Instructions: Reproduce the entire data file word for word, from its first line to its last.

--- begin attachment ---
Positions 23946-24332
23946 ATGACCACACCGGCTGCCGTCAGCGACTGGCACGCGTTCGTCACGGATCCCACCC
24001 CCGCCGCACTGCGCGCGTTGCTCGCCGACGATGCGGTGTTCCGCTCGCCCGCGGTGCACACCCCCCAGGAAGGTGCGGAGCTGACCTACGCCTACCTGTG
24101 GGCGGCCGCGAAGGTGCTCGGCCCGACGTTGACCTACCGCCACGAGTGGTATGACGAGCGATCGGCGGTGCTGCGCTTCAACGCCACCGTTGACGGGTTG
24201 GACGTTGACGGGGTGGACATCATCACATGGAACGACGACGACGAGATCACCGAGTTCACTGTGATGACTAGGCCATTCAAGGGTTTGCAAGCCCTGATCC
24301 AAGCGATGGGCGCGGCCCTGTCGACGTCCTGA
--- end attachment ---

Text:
Positions 23946-24332
23946 ATGACCACACCGGCTGCCGTCAGCGACTGGCACGCGTTCGTCACGGATCCCACCC
24001 CCGCCGCACTGCGCGCGTTGCTCGCCGACGATGCGGTGTTCCGCTCGCCCGCGGTGCACACCCCCCAGGAAGGTGCGGAGCTGACCTACGCCTACCTGTG
24101 GGCGGCCGCGAAGGTGCTCGGCCCGACGTTGACCTACCGCCACGAGTGGTATGACGAGCGATCGGCGGTGCTGCGCTTCAACGCCACCGTTGACGGGTTG
24201 GACGTTGACGGGGTGGACATCATCACATGGAACGACGACGACGAGATCACCGAGTTCACTGTGATGACTAGGCCATTCAAGGGTTTGCAAGCCCTGATCC
24301 AAGCGATGGGCGCGGCCCTGTCGACGTCCTGA